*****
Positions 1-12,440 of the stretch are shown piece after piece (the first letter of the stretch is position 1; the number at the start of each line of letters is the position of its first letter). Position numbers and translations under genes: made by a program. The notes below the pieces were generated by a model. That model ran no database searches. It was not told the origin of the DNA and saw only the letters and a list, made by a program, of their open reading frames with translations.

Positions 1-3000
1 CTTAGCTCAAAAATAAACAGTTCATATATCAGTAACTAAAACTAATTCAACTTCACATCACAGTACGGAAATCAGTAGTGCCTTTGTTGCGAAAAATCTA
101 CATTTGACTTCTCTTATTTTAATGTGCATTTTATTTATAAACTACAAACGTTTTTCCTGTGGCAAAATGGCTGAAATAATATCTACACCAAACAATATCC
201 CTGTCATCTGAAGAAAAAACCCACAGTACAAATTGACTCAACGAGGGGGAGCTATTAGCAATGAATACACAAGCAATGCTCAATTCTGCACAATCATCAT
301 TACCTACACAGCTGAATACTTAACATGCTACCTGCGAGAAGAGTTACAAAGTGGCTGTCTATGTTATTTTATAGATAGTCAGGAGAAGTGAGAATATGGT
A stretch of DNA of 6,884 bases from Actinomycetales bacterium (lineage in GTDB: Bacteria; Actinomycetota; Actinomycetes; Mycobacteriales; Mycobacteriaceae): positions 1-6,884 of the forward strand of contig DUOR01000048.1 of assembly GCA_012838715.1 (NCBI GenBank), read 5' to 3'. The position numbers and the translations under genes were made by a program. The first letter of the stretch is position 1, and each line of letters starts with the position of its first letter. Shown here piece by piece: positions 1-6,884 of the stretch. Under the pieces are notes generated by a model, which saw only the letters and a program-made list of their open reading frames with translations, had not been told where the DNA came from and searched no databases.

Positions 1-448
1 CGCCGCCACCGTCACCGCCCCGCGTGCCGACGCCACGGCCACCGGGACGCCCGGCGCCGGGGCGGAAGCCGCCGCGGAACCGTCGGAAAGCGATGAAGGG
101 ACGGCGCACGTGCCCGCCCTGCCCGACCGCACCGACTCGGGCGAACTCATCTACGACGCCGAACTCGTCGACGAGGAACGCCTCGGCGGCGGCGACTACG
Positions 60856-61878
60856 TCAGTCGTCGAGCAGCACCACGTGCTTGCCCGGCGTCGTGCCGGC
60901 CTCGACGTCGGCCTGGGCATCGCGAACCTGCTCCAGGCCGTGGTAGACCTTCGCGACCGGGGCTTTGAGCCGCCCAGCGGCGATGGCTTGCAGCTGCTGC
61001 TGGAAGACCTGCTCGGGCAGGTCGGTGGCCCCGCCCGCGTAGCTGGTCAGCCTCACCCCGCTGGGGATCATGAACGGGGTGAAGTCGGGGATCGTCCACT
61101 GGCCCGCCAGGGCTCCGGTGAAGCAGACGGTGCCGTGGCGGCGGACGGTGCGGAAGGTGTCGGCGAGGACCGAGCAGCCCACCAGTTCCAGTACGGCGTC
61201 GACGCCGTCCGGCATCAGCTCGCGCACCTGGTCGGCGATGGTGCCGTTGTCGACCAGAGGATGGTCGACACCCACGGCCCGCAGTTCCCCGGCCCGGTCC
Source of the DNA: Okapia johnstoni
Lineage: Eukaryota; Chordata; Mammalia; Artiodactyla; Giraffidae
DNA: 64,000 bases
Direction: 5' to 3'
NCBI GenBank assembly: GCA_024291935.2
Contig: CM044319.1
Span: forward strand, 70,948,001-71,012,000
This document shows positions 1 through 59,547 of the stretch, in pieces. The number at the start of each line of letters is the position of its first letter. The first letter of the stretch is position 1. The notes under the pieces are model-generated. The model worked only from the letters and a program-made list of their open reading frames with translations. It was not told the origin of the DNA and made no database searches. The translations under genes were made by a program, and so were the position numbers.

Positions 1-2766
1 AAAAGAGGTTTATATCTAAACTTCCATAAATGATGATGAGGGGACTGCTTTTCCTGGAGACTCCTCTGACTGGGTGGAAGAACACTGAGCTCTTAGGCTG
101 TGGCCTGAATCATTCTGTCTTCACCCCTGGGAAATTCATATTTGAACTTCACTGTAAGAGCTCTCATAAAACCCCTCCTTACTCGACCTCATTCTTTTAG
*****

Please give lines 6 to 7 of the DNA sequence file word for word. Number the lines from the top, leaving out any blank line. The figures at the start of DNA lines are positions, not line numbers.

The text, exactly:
301 TACCTACACAGCTGAATACTTAACATGCTACCTGCGAGAAGAGTTACAAAGTGGCTGTCTATGTTATTTTATAGATAGTCAGGAGAAGTGAGAATATGGT
A stretch of DNA of 6,884 bases from Actinomycetales bacterium (lineage in GTDB: Bacteria; Actinomycetota; Actinomycetes; Mycobacteriales; Mycobacteriaceae): positions 1-6,884 of the forward strand of contig DUOR01000048.1 of assembly GCA_012838715.1 (NCBI GenBank), read 5' to 3'. The position numbers and the translations under genes were made by a program. The first letter of the stretch is position 1, and each line of letters starts with the position of its first letter. Shown here piece by piece: positions 1-6,884 of the stretch. Under the pieces are notes generated by a model, which saw only the letters and a program-made list of their open reading frames with translations, had not been told where the DNA came from and searched no databases.